Aid agency ex-staff are a huge wasted asset – how cd we set up an alumni scheme and what wd it do?

September 3, 2015 13 By Duncan Green
Life after Oxfam?

Life after Oxfam?

I regularly hear from friends who have been cold called by their old university, seeking to extract money from them for the alma mater (apparently hungry current students are particularly convincing). That got me thinking – how come aid organizations don’t do more with their alumni?

Because Exfam staff (as we call them) are a wasted asset: many go on to influential jobs elsewhere in the development sector, or in formal politics both in developing countries and in the UK, where I know of at least two Exfam MPs, a few lords and a couple of ambassadors.

Here are five potential roles for an alumni network:

  • Eyes and ears
  • Fund-raising
  • Advocacy
  • Research support
  • Programme support

Eyes and Ears:

Fit for the Future argues that aid agencies need to be better embedded in political, social and economic contexts to pick up and respond to trends. Alumni schemes could provide just such a network, eg alerting NGOs to threats to civil society space, perhaps answering a monthly question(s) that they want to consult on.
alumni 4Fund-raising:

Have to be careful how we do this, as previous research shows alumni are often reluctant to cough up large amounts of quids for general fund raising (do they know too much?) What kinds of funding might appeal – sponsor an activist? An Enterprise Development Programme style combo of mentoring and cash?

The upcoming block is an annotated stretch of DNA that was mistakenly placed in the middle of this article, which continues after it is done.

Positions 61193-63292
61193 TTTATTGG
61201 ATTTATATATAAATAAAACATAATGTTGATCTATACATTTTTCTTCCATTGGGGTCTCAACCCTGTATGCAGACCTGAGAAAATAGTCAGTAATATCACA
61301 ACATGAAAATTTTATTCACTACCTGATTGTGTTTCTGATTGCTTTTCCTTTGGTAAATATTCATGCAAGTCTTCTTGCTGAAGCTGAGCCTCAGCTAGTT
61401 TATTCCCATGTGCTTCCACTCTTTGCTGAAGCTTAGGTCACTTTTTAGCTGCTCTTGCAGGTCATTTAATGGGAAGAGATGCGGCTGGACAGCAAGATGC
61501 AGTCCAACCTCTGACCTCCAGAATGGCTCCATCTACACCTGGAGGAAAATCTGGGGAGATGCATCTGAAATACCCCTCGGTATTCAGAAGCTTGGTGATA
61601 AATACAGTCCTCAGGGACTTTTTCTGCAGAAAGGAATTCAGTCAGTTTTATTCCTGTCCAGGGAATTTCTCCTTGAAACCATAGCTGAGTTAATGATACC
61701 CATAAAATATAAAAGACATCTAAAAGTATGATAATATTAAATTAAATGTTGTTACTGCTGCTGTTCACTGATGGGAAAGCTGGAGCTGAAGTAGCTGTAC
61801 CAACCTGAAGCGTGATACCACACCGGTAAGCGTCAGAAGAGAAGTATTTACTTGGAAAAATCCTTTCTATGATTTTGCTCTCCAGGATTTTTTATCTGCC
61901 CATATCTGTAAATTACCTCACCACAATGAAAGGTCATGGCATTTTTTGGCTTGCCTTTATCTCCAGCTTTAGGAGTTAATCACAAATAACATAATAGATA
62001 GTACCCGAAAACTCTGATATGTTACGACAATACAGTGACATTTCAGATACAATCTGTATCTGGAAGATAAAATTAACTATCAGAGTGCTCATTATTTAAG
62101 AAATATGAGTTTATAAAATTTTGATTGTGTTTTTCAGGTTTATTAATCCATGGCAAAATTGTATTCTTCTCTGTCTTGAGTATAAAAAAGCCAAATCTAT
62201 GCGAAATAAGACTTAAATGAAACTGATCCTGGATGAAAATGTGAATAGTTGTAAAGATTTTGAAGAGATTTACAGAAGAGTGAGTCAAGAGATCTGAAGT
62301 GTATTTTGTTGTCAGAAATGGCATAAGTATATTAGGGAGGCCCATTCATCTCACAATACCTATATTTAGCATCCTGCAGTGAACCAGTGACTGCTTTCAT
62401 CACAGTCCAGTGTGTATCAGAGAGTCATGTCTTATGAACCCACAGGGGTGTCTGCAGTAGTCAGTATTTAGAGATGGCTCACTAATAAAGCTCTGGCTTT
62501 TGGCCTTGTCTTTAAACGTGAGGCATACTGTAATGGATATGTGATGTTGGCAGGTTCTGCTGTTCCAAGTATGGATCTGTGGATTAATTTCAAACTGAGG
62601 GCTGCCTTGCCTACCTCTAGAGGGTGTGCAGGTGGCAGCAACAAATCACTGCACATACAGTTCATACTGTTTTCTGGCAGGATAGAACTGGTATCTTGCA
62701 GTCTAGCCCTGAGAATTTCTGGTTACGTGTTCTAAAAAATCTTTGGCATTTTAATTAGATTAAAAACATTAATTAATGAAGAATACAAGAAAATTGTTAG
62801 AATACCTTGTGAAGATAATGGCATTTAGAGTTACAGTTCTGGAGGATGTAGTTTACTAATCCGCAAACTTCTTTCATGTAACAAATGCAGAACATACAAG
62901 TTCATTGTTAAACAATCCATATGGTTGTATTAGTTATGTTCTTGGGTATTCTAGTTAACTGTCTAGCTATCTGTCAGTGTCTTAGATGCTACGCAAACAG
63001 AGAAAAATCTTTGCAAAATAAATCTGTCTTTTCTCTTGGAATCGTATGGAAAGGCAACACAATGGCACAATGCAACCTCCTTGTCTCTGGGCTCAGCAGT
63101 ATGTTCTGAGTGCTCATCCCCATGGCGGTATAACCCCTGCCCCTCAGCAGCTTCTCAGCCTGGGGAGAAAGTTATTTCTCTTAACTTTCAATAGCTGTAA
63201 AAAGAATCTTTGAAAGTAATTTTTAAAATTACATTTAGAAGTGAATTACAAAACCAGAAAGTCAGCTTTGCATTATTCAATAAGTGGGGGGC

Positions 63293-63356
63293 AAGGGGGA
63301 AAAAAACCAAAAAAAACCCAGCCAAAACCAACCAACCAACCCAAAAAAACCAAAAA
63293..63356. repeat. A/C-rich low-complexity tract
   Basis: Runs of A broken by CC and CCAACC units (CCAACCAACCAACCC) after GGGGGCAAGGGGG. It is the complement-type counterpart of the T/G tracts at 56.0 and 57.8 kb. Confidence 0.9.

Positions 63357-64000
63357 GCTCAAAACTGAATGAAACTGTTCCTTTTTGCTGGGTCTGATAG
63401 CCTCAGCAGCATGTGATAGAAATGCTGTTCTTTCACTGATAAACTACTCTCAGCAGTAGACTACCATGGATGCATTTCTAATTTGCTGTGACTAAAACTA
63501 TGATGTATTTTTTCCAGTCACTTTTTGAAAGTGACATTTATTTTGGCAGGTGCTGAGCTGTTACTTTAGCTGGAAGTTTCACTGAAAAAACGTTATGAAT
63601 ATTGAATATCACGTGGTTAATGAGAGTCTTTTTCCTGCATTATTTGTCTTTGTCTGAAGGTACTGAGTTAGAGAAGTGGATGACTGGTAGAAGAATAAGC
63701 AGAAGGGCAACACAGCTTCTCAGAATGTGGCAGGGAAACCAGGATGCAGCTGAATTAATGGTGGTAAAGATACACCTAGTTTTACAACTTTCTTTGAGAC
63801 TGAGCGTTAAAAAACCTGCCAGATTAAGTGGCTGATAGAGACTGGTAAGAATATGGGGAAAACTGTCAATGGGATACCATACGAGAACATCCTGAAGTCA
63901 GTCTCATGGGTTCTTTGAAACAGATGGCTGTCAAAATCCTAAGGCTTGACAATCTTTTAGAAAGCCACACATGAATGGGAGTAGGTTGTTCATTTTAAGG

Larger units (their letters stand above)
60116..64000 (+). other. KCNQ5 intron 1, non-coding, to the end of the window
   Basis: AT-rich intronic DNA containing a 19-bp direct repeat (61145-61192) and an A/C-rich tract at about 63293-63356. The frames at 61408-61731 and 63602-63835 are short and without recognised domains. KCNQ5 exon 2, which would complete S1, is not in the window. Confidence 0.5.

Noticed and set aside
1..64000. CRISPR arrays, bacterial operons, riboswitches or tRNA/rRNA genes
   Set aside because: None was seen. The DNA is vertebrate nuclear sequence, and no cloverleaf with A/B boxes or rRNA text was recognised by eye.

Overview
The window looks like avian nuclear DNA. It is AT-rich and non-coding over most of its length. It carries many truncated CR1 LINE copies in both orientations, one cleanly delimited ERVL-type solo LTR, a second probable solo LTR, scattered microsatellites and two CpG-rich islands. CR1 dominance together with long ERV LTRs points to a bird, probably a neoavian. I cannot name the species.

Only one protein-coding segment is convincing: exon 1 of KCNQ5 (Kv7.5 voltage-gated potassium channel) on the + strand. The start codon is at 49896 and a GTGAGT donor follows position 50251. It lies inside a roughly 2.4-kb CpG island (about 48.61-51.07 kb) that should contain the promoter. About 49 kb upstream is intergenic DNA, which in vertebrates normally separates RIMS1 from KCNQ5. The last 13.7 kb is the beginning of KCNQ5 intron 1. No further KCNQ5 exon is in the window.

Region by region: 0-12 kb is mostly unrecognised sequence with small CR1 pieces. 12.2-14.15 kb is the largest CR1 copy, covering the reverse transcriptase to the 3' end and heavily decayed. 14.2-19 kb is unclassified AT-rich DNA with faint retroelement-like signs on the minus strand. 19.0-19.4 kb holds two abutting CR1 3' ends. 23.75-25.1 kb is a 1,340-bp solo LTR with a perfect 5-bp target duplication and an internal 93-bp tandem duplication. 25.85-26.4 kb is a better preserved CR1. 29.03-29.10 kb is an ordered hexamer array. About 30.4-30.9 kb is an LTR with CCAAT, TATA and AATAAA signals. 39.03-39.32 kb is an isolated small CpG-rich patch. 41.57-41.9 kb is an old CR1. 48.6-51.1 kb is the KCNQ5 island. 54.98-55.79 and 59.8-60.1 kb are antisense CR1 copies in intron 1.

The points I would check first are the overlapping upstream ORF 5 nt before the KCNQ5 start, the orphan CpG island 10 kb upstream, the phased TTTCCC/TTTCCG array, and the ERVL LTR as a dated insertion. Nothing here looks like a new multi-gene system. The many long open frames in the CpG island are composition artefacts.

Advocacy:

This strikes me as the highest potential area. For example:

  • Issue a call for Exfamers working on particular sectors (extractives, finance, UN system) to set up support groups along the lines of Amnesty Business Leaders Group (see blog post here)
  • Exfamers now in governments or multilaterals could advise on advocacy strategies

Research Support:

A lot of Exfamers end up in academia. We could use them and their students to deepen our research capacity, or influence future generations of decision makers (blog here)

Programme Support:

How best to harness all that expertise and experience? Pro bono evaluators? Technical assistance along the lines of Pierre Landell Mills ‘Partnership Transparency Fund’, which gets retired civil servants out to support governance and anti-corruption work around the world? Fund revisits to old projects to assess long term impact?

How to Nurture the Network: Worth looking at University alumni schemes for ideas – they invest significantly in them, even though their purposes are more limited (just fund raising, really) than ours could be. What would attract people to stay and participate?

Over to all Exfam/ex-anything readers – what would attract you to sign up to an alumni network, and what roles would make sense?